Appendicitis is a condition whereby there is an inflammation of the appendix, in which the appendix is inflamed and filled with pus, which can be very painful. It’s a medical emergency that almost always requires surgery as soon as possible to remove the appendix.
The appendix is a small finger-like tube connected to the cecum, from which it develops during fetal development. The cecum is a pouch-like organ of the colon, located at the intersection of the small and the large intestine, in the lower right abdomen.
The Lymphatic tissue in the appendix assists in immune function. The official name of the appendix is a vermiform appendix, which translates to “like a worm appendage.” The appendix is believed to harbor bacteria.
Previously, the appendix was believed to have little physiological or no function. But recent studies have established, the appendix serves a significant role in the fetal stage and young adults.
The Endocrine cells appear in the appendix, in a fetus at around the first trimester of development; these cells of the fetal appendix have been discovered to produce several biogenic amines and peptide hormones, compounds that aid various biological control or homeostatic mechanisms.
There had been little preliminary evidence of this or any other function of the appendix in research, maybe because the appendix doesn’t exist in domestic animals.
Among adults, the appendix is now assumed to be involved predominantly in immune processes. Lymphoid tissue begins to amass in the appendix shortly after delivery and attains a climax between the second and third decades of living, reducing quickly subsequently and virtually disappearing after the age of 60.
During the initial years of development, the appendix has been revealed to function as a lymphoid organ, helping with the maturation of B lymphocytes, which is a variety of the white blood cell and in the creation of the class of antibodies known as immunoglobulin A antibodies.
Scientists have also discovered that the appendix is included in the production of molecules that regulate the movement of lymphocytes to various other body sites.
The appendix appears to be responsible for exposing white blood cells to antigens, or foreign substances, existing in the gastrointestinal tract.
Nevertheless, the appendix presumably helps to quell potentially destructive humoral antibody responses while facilitating a naturally acquired immunity to a virulent agent that is restricted to a specific organ or tissue.
Formerly, the appendix was often randomly extracted and disposed of during other abdominal surgeries to deter any likelihood of a later attack of appendicitis; the appendix is then spared in case it is required for reconstructive surgery in the event of the removal of the urinary bladder.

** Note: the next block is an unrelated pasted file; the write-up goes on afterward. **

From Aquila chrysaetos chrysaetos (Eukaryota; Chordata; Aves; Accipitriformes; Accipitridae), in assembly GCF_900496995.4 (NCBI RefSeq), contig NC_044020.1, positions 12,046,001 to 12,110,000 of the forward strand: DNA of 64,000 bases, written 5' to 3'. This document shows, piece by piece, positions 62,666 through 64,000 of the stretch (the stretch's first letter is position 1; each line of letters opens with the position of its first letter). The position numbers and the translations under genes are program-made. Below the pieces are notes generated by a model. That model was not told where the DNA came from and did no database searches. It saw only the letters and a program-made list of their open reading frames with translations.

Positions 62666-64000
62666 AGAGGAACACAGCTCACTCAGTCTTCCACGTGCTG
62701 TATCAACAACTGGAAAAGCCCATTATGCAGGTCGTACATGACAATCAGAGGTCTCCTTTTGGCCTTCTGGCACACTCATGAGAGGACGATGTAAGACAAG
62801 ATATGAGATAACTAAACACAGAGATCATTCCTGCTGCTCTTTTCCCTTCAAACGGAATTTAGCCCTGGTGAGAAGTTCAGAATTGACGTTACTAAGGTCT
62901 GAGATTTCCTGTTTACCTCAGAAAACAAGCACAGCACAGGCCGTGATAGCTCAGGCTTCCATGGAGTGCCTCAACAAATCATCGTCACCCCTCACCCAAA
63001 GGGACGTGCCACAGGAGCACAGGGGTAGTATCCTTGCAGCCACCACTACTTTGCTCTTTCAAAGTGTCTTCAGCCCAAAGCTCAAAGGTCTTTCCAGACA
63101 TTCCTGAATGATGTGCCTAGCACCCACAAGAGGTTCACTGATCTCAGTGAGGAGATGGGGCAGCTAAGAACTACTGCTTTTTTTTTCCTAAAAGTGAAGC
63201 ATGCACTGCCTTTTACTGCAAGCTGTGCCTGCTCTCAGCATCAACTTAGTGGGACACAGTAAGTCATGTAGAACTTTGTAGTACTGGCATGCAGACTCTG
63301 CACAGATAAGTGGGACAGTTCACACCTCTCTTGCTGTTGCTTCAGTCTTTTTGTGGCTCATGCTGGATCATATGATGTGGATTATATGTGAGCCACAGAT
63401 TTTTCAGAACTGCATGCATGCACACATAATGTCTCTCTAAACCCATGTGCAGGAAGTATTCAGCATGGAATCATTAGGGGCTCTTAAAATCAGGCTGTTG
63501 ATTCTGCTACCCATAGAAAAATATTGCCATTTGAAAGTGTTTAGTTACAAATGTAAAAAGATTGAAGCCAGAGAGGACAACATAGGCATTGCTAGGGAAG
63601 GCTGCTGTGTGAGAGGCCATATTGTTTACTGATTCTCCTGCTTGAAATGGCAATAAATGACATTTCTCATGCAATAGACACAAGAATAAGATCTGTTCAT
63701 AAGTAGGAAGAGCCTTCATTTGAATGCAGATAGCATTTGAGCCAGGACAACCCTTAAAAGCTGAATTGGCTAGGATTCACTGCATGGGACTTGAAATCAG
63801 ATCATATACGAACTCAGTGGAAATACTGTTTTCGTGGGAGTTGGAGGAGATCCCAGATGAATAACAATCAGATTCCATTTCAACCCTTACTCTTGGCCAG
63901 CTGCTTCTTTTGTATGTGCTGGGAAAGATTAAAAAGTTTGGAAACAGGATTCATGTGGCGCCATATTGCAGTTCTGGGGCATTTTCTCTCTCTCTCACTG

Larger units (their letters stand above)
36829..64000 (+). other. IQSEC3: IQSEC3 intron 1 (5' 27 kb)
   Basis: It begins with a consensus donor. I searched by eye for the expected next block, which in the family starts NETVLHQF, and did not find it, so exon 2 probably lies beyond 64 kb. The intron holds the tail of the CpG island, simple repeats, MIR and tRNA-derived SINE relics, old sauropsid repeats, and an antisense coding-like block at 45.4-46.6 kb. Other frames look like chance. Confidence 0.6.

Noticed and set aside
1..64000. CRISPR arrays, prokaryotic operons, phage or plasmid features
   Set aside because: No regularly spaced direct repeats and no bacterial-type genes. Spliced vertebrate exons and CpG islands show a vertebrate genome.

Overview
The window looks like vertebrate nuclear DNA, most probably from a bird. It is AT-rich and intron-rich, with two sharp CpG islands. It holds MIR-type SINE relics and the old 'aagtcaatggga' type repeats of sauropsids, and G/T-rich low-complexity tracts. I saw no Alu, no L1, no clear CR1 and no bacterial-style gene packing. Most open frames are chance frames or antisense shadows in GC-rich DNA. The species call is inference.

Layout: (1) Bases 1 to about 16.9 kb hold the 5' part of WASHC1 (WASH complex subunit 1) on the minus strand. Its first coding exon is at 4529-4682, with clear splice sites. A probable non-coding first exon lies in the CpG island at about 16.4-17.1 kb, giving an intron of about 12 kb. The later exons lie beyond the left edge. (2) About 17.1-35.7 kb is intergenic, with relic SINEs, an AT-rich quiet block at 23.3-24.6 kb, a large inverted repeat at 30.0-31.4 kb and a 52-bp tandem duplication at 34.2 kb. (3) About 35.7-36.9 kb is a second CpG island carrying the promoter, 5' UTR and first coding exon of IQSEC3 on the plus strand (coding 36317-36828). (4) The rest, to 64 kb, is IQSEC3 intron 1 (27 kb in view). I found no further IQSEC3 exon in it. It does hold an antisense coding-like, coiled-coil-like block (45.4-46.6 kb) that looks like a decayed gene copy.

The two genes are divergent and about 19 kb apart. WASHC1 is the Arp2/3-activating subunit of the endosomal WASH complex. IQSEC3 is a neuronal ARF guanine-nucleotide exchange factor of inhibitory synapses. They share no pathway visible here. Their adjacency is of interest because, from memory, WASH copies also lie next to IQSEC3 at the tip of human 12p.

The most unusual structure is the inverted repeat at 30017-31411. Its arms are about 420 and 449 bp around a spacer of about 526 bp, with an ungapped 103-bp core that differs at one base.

In such an operation, a portion of the intestine is designed into a replacement bladder, and the appendix is utilized to re-create a sphincter muscle so that the patient remains capable of urine retention.
In extension, the appendix has been successfully reconstructed into a substitute replacement for a diseased ureter, enabling urine to flow from the kidneys to the bladder.
Consequently, the appendix, once considered a nonfunctional tissue, is now known as a valuable substitute that can be utilized in an assortment of reconstructive surgical procedures. It is no longer habitually removed and discarded, especially when it is healthy.
Causes of Appendicitis
Appendicitis is caused by a blockage of the open portion of the appendix. This is due to gallstones or tumors, hardened and calcified material made of feces, Inflamed lymphoid tissue from a viral infection, and parasite, which can result in the blockage.
This blockage can lead to bacterial growth, which can cause inflammation inside the appendix, heightened pressures in the appendix, reduced blood flow to the tissues of the appendix.
The combined effect of inflammation and reduced blood flow to the appendix can cause tissue trauma and subsequent tissue death.
If this condition is left untreated, the appendix may rupture releasing bacteria into the abdominal cavity, which can cause complications.
Appendicitis is one of the most established causes of severe and rapid abdominal pain. In the survey carried out in 2015, about 11.6 million cases of appendicitis occurred around the world.
In the United States, appendicitis is the most prevalent cause of sudden abdominal pain, which usually requires surgery. Reginald Fitz is indicated with being the first person to define this condition in 1886.
About 5% of the population develops appendicitis at some point in their lifetime. Annually in the United States, about 300,000 people with appendicitis have their appendix surgically removed.
Appendicitis most typically occurs during adolescence and in the 20s to 30s, although it can occur at any age. The cause of the inflammation of the appendix is not entirely understood.
However, in most cases, a blockage in the appendix possibly started the process. The blockage may be from a foreign body, a small hard piece of stool, or, rarely, even worms.